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A Bioabsorbable Clip Enhances Patient Care During Spinal Surgery

neuramedica clip renderingIncidental tears in the dura mater, a tough membrane that houses cerebrospinal fluid and protects the brain and spinal cord, are one of the most common complications in lower back surgery. These tears, or durotomies, which occur in 3–14% of spine surgeries, can increase pain, risk of surgical site infection, and total hospital costs for patients. If the dura mater is torn and not properly sealed after surgery, it can also cause spinal fluid leakage, which can lead to headaches, wound infection, meningitis, revision surgery, and other severe consequences.

Historically, surgeons sutured dura mater to create a watertight seal, but this process can be very challenging and time-consuming, especially when minimally invasive techniques are used. To overcome these challenges, NeuraMedica, a neurosurgery device company based in Oregon City, Oregon, developed a novel surgical clip that can rapidly close the dura mater. “These clips eliminate any leakage caused by suture holes and can be used in procedures with minimal accessibility without using dural sealants,” says Rachel Dreilinger, co-founder and CEO of NeuraMedica. The company’s novel DuraFuse™ Dural Clips are non-penetrating, bioabsorbable, and imaging compatible, so they dissolve in the body over time and do not cause any imaging artifacts.

In July 2022, NeuraMedica received clearance from the U.S. Food and Drug Administration (FDA) to market and sell their DuraFuse™ Dural Clip and Applier system throughout the United States. “This is just a tremendous milestone for our company,” says Dreilinger. “It is the culmination of years of fundraising, development, testing, market research, and grant writing. We are very excited to bring a product to market that has the ability to improve patient care, reduce hospital costs, and save surgeons’ time in the operating room.”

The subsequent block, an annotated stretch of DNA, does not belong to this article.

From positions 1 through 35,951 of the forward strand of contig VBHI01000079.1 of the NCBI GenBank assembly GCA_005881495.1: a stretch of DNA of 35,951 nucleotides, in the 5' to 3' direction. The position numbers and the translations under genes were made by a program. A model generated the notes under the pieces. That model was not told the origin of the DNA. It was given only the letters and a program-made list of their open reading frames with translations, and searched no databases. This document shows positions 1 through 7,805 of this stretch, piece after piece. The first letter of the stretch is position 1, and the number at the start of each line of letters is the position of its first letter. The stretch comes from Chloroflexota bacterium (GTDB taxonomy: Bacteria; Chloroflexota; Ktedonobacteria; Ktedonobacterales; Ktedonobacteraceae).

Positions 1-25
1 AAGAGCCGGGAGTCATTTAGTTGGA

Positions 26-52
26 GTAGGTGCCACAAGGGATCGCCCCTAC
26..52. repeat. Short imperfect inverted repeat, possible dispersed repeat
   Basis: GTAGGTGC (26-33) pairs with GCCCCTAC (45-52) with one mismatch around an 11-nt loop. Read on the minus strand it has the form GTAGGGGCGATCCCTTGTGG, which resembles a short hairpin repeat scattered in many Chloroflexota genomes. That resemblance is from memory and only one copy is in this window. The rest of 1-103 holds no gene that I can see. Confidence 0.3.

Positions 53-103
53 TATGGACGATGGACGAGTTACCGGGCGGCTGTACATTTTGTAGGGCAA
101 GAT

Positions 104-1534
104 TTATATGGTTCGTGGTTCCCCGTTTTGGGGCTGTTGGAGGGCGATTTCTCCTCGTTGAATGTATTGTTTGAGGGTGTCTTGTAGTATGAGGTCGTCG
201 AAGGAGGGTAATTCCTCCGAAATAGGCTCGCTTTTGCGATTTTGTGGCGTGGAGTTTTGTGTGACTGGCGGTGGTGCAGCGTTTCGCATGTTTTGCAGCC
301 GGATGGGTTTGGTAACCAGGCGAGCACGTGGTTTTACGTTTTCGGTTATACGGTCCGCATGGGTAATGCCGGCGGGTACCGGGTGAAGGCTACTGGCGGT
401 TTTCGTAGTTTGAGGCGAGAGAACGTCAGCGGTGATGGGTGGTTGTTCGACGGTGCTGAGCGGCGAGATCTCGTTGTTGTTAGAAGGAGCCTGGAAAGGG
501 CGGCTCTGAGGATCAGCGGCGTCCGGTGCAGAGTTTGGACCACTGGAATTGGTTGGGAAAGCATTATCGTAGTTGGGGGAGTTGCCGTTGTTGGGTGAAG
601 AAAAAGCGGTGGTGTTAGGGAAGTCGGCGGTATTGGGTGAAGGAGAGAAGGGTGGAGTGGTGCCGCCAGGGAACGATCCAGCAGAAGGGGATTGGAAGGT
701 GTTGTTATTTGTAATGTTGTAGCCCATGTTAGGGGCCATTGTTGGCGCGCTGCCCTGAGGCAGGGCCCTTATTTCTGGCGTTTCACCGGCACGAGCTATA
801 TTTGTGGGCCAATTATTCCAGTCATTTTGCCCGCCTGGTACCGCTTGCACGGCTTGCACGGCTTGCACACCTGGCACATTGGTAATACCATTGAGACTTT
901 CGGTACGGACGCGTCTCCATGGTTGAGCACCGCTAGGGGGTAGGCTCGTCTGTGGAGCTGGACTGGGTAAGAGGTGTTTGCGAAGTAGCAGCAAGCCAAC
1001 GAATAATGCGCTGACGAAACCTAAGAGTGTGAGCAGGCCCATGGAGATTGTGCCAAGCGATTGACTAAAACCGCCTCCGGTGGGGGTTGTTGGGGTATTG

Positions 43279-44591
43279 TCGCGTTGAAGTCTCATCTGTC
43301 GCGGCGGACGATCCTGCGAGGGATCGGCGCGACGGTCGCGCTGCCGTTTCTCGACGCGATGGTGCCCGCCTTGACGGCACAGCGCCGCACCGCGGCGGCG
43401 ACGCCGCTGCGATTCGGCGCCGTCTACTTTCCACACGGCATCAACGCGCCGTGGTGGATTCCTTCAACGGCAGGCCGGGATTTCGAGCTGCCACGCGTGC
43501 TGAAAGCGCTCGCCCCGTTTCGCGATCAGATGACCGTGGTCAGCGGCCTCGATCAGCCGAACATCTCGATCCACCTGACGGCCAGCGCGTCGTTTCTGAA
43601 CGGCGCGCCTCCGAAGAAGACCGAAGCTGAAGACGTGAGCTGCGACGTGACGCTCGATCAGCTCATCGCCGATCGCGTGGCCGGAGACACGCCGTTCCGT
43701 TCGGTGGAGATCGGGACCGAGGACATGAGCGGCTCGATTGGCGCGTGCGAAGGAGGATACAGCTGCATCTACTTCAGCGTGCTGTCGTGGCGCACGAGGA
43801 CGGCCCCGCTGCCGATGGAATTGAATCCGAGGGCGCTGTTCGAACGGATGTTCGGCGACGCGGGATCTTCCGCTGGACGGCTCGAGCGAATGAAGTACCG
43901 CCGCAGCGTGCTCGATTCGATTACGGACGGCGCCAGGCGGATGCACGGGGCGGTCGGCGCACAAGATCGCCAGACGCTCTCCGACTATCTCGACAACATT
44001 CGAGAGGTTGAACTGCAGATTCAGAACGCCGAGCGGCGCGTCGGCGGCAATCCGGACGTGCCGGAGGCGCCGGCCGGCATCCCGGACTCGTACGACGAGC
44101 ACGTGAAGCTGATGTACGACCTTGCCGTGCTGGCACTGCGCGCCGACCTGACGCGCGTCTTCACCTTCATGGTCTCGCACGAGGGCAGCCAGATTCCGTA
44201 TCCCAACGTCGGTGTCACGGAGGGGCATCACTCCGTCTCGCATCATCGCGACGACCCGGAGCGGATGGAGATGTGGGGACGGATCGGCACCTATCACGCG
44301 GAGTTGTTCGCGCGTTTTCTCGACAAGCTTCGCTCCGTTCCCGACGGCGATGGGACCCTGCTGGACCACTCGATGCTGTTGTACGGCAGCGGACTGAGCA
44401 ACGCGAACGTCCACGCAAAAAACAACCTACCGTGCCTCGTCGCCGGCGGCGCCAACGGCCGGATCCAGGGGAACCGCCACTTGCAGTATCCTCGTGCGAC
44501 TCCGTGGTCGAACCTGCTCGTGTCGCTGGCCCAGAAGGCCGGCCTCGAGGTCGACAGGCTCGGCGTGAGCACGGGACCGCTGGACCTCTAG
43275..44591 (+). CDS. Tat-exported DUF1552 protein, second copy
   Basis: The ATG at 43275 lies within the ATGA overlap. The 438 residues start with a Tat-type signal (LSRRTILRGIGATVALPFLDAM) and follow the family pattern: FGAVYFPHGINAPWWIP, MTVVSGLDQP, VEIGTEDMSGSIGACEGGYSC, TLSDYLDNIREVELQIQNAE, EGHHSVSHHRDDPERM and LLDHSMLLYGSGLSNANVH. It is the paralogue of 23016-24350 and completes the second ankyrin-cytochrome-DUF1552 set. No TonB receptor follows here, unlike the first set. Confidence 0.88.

NeuraMedica, which was founded in June 2014 when Dreilinger, a biomedical engineer, and neurosurgeon Neil Roundy M.D., secured several investment and grant funds to support their research and commercialization efforts. Their largest grant to date was a Small Business Innovation Research (SBIR) Phase II grant from the National Institutes of Health’s National Institute of Neurological Disorders and Stroke, which was awarded in 2018. “Raising money has been one of the hardest parts of the commercialization process often causing long development delays,” says Dreilinger. “The support of SBIR funding was absolutely instrumental in bringing this product to market.”

The support of SBIR funding was absolutely instrumental in bringing this product to market.

Although she has been in the biomedical engineering field for over 24 years, Dreilinger couldn’t always picture herself as an entrepreneur. “It can be challenging to be a Native woman in male-dominated fields like engineering and business,” she says. “I never imagined I would be CEO of a neurosurgery device company, yet I am here because of help and support from mentors and people who believed in me.”

neuramedica rendering of clips

Now, as CEO of a Native- and woman-owned company, Dreilinger hopes she can be an example of what is possible for other early-career scientists and engineers. “I definitely want to see more Natives, people of color, and women in engineering, business, and positions of power, so I will do everything I can in my role to support that. We have been lucky enough to have two Diné (Navajo) interns at NeuraMedica and I’m always interested in meeting other Native engineers, doctors, and entrepreneurs.”